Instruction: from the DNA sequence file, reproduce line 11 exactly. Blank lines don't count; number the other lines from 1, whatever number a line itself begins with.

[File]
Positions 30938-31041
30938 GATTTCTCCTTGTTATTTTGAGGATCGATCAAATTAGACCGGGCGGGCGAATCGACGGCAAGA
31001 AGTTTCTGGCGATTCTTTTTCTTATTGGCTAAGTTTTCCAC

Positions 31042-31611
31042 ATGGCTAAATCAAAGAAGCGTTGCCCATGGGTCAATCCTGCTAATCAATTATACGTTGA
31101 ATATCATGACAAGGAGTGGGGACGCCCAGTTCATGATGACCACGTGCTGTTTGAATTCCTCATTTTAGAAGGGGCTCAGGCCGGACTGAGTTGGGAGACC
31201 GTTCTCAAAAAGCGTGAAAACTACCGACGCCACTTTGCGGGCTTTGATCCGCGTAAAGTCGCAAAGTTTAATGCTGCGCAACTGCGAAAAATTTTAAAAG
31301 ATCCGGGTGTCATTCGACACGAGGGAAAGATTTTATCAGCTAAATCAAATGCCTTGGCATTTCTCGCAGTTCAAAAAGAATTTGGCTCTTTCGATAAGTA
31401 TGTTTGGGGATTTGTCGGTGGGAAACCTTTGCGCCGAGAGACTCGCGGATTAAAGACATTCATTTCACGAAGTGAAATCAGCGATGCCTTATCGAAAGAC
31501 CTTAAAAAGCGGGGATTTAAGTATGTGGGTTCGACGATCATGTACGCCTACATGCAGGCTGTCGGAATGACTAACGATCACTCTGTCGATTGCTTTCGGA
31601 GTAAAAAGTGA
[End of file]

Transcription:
31601 GTAAAAAGTGA